no one can solve a problem like maria

They consider themselves crusaders, living in some version of Brooklyn that’s been conjured just for them. Their streets; their shops; their dinner parties with cheap wine and hookah and the gently wagered complaints of their elderly neighbors as the hall fills with the smell of burnt spices and pot smoke. There’s something about monogamy that feels transgressive to Maria, something in the volatile instability that underlies it. She’s stable but unstable. Safe but unsafe. She could sleep with one more grad student and blow a hole in the middle of her life.

But each day cedes so gently to the next. This life that has sprouted around her treats her more kindly than she could ever treat herself.

no one can solve a problem like maria

Of course Maria gets pregnant. She’s twenty-six; it isn’t ideal, but it isn’t a tragedy.

no one can solve a problem like maria

They’ve stitched her up. Nate takes long showers while the baby nurses; she knows what he’s doing, cumming silently down the drain. He listens to a whole album as the water runs each night, The Strokes or Pavement or something in that vein, stuff with Big Nostalgic Value. She could say something onstage about the performance of orgasm, how in its natural state, an orgasm is silent and vaguely sad, a pulsing or a stuttering, depending on your parts. If she came now, would her stitches burst, blood more thin and red than clotted and menstrual? Is this comedic fodder?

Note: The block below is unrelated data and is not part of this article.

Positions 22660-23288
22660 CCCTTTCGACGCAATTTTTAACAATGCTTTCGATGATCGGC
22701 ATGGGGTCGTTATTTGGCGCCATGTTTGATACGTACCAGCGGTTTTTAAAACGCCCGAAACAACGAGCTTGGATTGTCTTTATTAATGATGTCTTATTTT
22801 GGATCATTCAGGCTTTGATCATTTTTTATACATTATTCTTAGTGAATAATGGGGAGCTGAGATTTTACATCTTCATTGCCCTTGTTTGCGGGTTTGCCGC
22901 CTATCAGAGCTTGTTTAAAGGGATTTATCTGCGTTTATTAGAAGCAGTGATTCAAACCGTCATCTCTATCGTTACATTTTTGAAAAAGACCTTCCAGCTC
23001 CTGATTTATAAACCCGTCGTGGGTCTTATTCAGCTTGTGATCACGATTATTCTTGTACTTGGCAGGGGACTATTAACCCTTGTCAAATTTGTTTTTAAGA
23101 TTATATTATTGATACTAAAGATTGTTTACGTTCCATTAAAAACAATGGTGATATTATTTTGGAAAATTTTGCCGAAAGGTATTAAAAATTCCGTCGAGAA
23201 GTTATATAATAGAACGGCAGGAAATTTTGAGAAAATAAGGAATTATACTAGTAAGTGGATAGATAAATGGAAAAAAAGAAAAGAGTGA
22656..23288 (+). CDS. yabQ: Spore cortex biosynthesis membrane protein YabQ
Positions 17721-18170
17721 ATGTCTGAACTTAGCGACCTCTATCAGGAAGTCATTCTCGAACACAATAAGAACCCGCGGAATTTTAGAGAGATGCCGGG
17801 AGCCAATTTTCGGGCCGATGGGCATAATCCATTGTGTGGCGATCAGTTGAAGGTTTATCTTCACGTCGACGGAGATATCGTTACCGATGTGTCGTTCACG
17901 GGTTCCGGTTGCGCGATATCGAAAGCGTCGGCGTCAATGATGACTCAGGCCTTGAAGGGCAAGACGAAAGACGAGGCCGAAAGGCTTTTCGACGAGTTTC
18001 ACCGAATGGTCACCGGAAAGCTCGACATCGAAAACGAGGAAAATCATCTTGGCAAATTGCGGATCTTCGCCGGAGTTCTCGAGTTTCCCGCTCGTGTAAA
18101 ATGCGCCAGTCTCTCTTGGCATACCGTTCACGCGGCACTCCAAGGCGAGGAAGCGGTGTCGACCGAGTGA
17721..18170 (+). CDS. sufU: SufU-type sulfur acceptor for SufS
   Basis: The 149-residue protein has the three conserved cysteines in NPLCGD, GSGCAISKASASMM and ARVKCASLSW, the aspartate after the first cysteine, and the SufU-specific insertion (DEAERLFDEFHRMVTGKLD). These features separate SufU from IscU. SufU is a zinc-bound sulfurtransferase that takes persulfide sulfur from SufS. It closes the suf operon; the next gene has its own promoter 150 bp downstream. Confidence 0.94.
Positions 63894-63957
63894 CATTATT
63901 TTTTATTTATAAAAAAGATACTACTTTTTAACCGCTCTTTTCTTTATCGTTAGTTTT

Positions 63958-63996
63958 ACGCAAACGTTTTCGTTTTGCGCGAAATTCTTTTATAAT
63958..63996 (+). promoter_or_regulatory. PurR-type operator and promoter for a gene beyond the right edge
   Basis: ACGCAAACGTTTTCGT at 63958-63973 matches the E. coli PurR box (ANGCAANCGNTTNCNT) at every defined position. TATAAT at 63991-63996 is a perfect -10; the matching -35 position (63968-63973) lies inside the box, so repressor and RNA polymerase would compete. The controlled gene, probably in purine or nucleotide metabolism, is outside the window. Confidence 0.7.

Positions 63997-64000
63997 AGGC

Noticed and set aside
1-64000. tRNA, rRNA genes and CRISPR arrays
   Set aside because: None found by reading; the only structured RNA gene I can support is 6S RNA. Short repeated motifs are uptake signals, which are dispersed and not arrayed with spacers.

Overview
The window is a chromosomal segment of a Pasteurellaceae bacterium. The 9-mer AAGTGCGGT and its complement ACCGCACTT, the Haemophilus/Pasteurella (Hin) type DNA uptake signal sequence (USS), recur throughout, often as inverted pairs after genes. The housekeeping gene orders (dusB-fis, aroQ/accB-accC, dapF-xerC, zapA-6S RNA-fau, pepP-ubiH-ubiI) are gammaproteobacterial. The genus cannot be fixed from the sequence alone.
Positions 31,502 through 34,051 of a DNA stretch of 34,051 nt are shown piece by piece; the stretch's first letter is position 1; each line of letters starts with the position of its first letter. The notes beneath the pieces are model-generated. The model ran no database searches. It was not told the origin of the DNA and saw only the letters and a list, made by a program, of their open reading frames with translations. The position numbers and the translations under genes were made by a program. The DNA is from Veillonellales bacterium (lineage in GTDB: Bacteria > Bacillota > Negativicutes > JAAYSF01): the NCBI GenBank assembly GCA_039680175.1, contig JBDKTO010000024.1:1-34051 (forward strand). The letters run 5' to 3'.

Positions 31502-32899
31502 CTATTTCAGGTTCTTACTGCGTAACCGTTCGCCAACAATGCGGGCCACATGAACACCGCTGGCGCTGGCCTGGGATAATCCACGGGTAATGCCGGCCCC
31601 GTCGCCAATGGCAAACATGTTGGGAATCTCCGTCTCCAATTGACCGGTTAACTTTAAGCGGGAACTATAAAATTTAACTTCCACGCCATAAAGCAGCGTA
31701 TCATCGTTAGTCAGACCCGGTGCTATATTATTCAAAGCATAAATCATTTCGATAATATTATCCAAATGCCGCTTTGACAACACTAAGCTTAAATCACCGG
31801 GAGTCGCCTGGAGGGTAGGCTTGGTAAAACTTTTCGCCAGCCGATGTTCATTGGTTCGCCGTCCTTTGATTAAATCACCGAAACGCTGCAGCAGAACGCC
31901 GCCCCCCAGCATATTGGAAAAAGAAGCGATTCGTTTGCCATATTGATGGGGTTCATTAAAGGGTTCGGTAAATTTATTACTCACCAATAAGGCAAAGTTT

Maria the Madonna of Motherhood. Smiling, serene. Raspberries blown on the bowl of her baby girl’s stomach. 

Maria with warped nipples like pacifiers that have been through the dishwasher. 

Maria with a single cheerio in her hair

no one can solve a problem like maria

Maria is surprised by her parenting aptitude. She enjoys it, but it catches her off guard, how she can be so naturally good at something and not have to try when there are things she’s tried so hard at that still elude her.

Nate is good at it too. Friends murmur approvingly when they see him with the baby.

“When will you start trying for another?” they ask. Not if , but when . They must assume she had been trying for the first one, or it’s a kindness they think they’re extending, insinuating (at least publicly) that the dozing infant in the stroller was an intentional choice. Maria is still young. She has time. She wants to tell her friends this, but can’t find a way to mention her relative youth without coming across as intolerable. So her friends continue to push.